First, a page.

Drowning is the process of experiencing respiratory impairment from submersion/immersion in liquid. Drowning outcomes are classified as death, morbidity and no morbidity. Agreed terminology is essential to describe the problem and to allow effective comparisons of drowning trends. Thus, this definition of drowning adopted by the 2002 World Congress on Drowning should be widely used.
Drowning is a leading killer. The latest WHO Global Health Estimates indicate that almost 236 000 people lost their lives to drowning in 2019. Just over 50% of these deaths occur among those aged under 30 years, and drowning is the sixth leading cause of death worldwide for children aged 5-14 years. Over 90% of drowning deaths occur in low- and middle-income countries. Drowning prevention interventions range from community-based solutions, such as day care for children and barriers controlling access to water, to effective national policies and legislation around water safety, including setting and enforcing boating, shipping and ferry regulations. Much more needs to be done to prevent drowning, and achieving commitments made under the Sustainable Development Goals will not be possible without addressing drowning prevention.
There are many actions to prevent drowning. Installing barriers (e.g. covering wells, using doorway barriers and playpens, fencing swimming pools etc.) to control access to water hazards, or removing water hazards entirely greatly reduces water hazard exposure and risk.
Community-based, supervised child care for pre-school children can reduce drowning risk and has other proven health benefits. Teaching school-age children basic swimming, water safety and safe rescue skills is another approach. But these efforts must be undertaken with an emphasis on safety, and an overall risk management that includes a safety-tested curricula, a safe training area, screening and student selection, and student-instructor ratios established for safety.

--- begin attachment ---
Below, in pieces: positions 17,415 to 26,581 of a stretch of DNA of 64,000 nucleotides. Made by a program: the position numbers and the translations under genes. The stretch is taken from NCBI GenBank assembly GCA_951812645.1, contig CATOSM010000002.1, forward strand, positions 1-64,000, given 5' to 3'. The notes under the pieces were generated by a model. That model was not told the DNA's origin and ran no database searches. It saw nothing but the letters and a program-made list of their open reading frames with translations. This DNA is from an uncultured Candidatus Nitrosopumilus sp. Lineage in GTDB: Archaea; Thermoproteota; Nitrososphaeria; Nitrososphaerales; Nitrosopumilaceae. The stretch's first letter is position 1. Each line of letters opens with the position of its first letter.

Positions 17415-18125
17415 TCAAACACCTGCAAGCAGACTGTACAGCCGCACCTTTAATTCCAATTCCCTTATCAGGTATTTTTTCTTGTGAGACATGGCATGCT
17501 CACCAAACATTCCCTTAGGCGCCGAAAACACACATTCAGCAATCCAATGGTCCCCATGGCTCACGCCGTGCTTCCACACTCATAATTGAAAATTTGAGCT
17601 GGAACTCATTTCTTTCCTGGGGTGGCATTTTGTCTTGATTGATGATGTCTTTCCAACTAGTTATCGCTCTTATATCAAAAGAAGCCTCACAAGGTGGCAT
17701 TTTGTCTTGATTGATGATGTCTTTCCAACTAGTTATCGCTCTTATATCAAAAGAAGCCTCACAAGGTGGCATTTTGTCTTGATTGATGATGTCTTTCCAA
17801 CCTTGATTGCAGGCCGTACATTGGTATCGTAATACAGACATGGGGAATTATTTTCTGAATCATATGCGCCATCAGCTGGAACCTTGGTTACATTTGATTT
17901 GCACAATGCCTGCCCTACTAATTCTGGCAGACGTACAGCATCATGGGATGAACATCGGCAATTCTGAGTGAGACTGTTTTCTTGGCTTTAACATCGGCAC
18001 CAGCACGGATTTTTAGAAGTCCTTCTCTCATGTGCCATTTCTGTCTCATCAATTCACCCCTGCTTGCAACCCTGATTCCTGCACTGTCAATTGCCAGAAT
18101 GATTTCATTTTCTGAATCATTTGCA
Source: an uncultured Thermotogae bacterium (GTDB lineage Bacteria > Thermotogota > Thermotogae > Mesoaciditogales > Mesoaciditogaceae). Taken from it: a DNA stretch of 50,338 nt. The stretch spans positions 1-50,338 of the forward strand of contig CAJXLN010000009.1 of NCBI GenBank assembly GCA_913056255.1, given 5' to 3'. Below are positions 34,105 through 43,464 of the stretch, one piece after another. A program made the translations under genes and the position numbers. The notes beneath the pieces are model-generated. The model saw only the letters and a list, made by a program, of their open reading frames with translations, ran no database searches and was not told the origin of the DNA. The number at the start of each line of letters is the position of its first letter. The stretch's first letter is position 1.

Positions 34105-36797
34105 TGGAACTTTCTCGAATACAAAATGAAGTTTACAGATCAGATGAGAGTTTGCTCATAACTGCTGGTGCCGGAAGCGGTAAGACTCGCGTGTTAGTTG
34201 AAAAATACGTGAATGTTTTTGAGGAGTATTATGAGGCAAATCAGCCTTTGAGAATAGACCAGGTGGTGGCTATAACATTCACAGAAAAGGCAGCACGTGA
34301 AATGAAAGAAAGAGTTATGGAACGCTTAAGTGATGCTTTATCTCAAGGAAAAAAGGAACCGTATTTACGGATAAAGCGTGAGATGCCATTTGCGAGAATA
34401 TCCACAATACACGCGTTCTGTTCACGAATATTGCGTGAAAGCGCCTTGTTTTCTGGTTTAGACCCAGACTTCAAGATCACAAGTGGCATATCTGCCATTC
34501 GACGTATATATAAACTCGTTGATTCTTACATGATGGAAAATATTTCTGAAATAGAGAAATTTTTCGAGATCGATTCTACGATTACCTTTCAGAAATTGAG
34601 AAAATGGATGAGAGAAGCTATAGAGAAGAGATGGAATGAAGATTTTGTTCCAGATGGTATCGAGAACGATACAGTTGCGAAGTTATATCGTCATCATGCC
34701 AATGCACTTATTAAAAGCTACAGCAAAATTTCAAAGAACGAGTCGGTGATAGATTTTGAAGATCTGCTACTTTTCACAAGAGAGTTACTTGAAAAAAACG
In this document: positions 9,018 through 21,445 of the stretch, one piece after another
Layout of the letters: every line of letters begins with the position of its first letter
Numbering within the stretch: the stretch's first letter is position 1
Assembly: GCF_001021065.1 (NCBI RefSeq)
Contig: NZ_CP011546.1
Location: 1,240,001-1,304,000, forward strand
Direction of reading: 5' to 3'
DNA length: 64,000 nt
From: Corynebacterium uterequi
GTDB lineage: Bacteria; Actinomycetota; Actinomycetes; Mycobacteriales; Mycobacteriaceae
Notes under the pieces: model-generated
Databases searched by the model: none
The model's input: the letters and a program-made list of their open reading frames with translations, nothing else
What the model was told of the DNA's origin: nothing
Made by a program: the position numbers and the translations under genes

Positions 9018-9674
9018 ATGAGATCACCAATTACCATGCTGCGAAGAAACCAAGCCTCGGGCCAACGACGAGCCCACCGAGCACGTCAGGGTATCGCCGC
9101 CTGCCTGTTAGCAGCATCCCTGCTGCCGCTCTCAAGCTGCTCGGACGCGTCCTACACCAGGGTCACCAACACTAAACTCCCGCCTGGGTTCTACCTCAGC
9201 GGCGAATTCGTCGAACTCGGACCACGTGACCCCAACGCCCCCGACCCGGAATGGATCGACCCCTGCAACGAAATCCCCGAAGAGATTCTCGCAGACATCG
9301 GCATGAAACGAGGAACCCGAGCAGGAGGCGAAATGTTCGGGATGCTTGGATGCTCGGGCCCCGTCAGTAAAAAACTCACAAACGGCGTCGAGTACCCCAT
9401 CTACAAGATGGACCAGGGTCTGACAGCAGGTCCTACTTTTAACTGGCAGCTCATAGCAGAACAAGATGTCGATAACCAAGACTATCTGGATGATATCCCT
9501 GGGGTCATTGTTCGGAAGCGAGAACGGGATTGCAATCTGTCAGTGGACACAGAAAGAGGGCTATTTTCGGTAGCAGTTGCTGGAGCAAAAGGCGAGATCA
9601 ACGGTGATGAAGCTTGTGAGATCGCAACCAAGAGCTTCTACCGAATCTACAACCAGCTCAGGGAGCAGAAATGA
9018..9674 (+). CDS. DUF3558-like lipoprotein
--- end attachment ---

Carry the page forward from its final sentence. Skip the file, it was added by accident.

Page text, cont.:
Effective policies and legislation are also important for drowning prevention. Setting and enforcing safe boating, shipping and ferry regulations is an important part of improving safety on the water and preventing drowning. Building resilience to flooding and managing flood risks through better disaster preparedness planning, land use planning, and early warning systems can prevent drowning during flood disasters.
Developing a national water safety strategy can raise awareness of safety around water, build consensus around solutions, provide strategic direction and a framework to guide multisectoral action and allow for monitoring and evaluation of efforts.
The Global report on drowning provides recommendations to governments to tailor and implement effective drowning prevention programmes to their settings, improve data about drowning, and develop national water safety plans. The report also points out the multisectoral nature of drowning and calls for greater coordination and collaboration among UN agencies, governments, key NGOs and academic institutions to prevent drowning.
In May 2017, WHO released Preventing drowning: an implementation guide. This publication builds on the Global report on drowning and provides concrete guidance for drowning prevention practitioners on how to implement drowning prevention interventions.
At country level, WHO has worked with Ministries of Health in some low- and middle-income countries to prevent drowning through the use of barriers controlling access to water and the establishment of day care centres for pre-school children. In addition, WHO has also funded research in low-income countries exploring priority questions related to drowning prevention. At a regional level, WHO organizes training programmes and convenes workshops to draw together representatives of governments, NGOs and UN agencies working on drowning prevention.